25 March 2019
‘Black mark’ against nifedipine probably unfair
A large analysis showing that patients are more likely to die from sudden cardiac arrest if they’re taking nifedipine instead of amlodipine has been dismissed by one Australian cardiologist as a “data dredge”.
The retrospective study of tens of thousands of European patients revealed that high-dose (>60mg/day) nifedipine was associated with more than twice the risk of cardiac arrest when compared with any dose of amlodipine.
The research, presented at the annual congress of the European Heart Rhythm Association of the European Society of Cardiology, drew on Dutch and Danish registry data, which included around 13,000 and 48,600 patients, respectively.
The results of this study were also supported by human cell experiments, which showed that high-dose nifedipine (60mg) caused more shortening of the action potential than high-dose amlodipine (10mg). This might explain the greater proportion of sudden deaths in patients taking nifedipine, the authors hypothesised.
Professor Leonard Arnolda, a cardiologist affiliated with The University of Wollongong Australia, said the study was worth noting but didn’t provide sufficient evidence to change practice at this stage.
Retrospective studies like this, which looked back on patient outcomes, couldn’t demonstrate causation and might not adequately control for all confounding factors, he said. Rather than high-dose nifedipine causing sudden cardiac death, it could just be that patients who were already at risk of sudden cardiac death were prescribed nifedipine over amlodipine.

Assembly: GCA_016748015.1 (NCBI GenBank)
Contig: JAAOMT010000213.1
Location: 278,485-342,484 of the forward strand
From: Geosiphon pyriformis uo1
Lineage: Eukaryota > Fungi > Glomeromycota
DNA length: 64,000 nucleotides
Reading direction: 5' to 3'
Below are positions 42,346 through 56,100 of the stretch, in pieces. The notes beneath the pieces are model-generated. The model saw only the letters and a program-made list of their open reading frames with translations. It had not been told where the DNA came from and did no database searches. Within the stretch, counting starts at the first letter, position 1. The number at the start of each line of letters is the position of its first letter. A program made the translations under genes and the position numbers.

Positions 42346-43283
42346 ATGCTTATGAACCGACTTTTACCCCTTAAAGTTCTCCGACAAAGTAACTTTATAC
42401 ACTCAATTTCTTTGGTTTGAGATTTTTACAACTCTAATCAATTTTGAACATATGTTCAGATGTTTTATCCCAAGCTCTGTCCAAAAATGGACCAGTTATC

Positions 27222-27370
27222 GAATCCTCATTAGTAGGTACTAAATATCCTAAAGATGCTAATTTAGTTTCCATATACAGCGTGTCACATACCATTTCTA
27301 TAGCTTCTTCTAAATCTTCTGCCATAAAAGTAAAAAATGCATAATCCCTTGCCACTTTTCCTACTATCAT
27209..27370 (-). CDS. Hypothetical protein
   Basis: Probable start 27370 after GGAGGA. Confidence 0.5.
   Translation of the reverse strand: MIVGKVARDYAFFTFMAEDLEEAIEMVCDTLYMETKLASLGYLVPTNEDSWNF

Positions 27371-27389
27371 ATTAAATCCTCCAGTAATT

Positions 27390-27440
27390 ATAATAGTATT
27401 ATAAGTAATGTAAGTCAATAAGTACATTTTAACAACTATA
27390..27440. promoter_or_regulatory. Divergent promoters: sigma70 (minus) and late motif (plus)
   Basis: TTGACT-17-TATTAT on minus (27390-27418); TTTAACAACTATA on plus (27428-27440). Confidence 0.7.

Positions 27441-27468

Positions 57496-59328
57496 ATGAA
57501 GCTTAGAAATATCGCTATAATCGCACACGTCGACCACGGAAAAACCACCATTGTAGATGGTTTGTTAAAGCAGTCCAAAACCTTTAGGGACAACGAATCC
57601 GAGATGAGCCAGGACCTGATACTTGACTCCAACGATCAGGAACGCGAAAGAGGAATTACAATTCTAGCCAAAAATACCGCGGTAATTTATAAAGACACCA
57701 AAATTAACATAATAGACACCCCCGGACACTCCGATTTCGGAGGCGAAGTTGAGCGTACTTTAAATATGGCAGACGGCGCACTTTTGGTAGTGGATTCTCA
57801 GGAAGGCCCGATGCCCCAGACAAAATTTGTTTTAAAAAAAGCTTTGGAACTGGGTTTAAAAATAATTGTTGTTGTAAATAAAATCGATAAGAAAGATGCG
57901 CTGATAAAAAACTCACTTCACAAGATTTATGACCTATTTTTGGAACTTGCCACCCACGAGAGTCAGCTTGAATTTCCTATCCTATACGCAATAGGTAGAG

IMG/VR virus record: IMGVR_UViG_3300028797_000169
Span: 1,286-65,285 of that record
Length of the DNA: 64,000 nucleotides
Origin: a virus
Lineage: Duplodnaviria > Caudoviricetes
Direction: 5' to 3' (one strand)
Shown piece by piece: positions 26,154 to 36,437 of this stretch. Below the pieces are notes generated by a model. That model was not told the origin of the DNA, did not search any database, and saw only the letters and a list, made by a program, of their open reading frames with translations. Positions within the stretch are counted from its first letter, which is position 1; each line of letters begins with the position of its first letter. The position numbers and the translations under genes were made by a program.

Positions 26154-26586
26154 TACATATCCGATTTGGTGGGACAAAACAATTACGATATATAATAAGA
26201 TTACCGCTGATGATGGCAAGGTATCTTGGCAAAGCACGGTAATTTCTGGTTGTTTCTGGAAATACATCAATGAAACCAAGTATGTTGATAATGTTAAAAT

“Randomised controlled trials have not shown similar risks for nifedipine,” Cia Connell, a specialist cardiology pharmacist and the clinical manager at the Heart Foundation, said. “The benefit outweighs the risk for use of these agents for these indications.”
Associate Professor André La Gerche, a cardiologist at the Baker Heart and Diabetes Institute, said the study was “essentially a data dredge”.
“They’ve just gone in and looked at the medications that people are on in the registry and found this risk of the medication, so there is no way of properly adjusting for the other factors that may explain the differences,” he said.
“But, on the other hand, it is a pretty big population, so it raises the question – maybe nifedipine is associated with this rare and terrible thing, which is sudden cardiac arrest,” he said. “And how would we test that? And that’s a real problem, because I don’t know of any way that we can clarify this question.”
The numbers of deaths from sudden cardiac arrest were relatively small – one in every 20,000 to 50,000, he said. That, combined with the fact the drugs were off patent, meant that it would be close to impossible to get a prospective RCT that could properly test this effect, he said.
“One of my fears from this study is it’s imperfect data, but I can’t think of a way that this is going to be rapidly clarified,” he said. “So, it’s going to be almost a black mark over nifedipine almost without a proper trial.”
The slight increased risk of sudden death might be enough to scare patients away from nifedipine, particularly as nifedipine and amlodipine were fairly similar in all other respects, he said.
Both nifedipine and amlodipine are considered very safe and have been used interchangeably for many years to treat high blood pressure and angina (chest pain) in Australia.
Both drugs are dihydropyrine calcium channel blockers with a similar side effect profile. They reduce that blood pressure by affecting the contraction of smooth muscle, which can also sometimes cause flushing and gastrointestinal issues.
Nifedipine was an older drug so it lacked some of the RCT data of the more-recent medication, amlodipine, Professor Arnolda said.